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So much for all those lofty production forecasts…
Hours after Apple announced the date of its next major product event, Bloomberg is reporting that Apple is likely being forced to slash production targets for the iPhone 13 by as many as 10MM units due to “prolonged chip shortages,” according to Bloomberg’s sources.
Per BBG, Apple was previously expected to produce 90MM new iPhones during the last three months of this year, but it’s now telling its subcontractors and manufacturing partners the total will be lower because Broadcom and Texas Instruments are struggling to deliver enough component chips.
The news sent Apple shares sliding after hours…
…taking the rest of the market with it.
Apple is one of the world’s largest buyers of chips, and its production needs typically set the tone for the global tech supply chain. But it’s already having trouble sourcing enough chips to meet its holiday production target.
Here are some key takeaways from the Bloomberg report:
- Apple gets display parts from Texas Instruments, while Broadcom is its longtime supplier of wireless components.
- One of the TI chips in short supply for the latest iPhones is needed to power the OLED display.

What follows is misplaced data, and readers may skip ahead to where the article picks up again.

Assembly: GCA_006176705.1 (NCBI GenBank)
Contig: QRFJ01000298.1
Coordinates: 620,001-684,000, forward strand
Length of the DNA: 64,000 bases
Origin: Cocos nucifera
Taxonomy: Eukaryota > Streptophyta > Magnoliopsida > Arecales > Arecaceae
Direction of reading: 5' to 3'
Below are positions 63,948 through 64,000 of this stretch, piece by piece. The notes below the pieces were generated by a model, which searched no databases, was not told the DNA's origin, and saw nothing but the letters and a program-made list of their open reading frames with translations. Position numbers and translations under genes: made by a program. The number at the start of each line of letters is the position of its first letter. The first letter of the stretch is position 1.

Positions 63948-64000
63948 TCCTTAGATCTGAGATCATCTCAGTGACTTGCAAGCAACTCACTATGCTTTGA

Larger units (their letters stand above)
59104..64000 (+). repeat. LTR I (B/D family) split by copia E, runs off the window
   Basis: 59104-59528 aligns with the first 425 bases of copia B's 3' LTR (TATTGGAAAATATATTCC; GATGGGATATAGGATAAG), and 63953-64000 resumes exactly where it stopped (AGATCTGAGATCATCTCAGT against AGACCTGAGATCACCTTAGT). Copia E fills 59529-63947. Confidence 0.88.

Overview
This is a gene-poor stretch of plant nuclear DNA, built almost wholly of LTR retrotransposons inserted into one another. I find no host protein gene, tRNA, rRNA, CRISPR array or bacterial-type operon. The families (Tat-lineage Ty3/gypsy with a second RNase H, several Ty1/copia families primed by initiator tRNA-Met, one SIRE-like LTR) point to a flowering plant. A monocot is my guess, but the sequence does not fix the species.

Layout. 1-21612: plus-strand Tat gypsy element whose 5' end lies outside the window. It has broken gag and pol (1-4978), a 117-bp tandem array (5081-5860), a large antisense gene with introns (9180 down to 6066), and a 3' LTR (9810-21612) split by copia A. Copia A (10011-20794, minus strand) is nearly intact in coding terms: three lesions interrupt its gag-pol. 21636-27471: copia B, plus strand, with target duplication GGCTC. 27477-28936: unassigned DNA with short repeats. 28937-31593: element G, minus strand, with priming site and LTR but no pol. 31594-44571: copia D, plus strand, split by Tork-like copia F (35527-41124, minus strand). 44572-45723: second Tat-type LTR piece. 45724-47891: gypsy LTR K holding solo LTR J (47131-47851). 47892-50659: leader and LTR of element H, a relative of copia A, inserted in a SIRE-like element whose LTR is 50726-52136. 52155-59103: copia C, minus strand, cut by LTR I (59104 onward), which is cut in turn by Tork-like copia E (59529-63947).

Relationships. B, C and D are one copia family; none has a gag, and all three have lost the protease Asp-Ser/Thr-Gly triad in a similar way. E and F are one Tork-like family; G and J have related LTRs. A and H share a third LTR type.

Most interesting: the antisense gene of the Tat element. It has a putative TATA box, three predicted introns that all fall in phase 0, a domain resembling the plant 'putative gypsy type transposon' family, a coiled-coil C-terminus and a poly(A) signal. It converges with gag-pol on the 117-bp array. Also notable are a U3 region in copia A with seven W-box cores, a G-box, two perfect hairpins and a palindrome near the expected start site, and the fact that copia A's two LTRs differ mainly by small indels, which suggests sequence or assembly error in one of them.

- Apple also is facing component shortages from other suppliers, it’s not just TI and Broadcom.
- The shortages have already hampered Apple’s capacity to ship new models to customers who have already placed orders, since the iPhone 13 Pro and iPhone 13 Pro Max went on sale in September.
- Unfortunately, orders won’t be delivered from Apple’s website for about a month. And the new devices are listed as “currently unavailable” for pickup at many retailers.
- Current orders are slated to ship around mid-November, so Apple could still get the phones to consumers in time for the crucial holiday season. Previously, Apple has said that this year-end quarter is expected to see its biggest sales blitz yet, with the company hoping to generate $120 billion in sales, what would be a 7% increase from a year earlier (and more money than Apple made in an entire year a decade ago).
Earlier on Tuesday, Bloomberg published a story examining Apple’s fraying relationship with the CCP. China has always been a critical growth market for Apple, and CEO Tim Cook has long won praise from the press and his peers for his ability to balance his relationships in China with priorities in the US, especially during an age of contentious issues like Beijing’s crackdown on Hong Kong and the outbreak of the COVID pandemic. Last month, China granted citizens the right to sue Apple for abusing its market power. Now, “Xi’s campaign threatens a delicate balance Apple has cultivated in China.”
The takeaway from all this: Despite its dominance in the global consumer-tech hierarchy, Apple isn’t immune to the supply chain woes afflicting the entire global economy.
Tue, 10/12/2021 – 16:14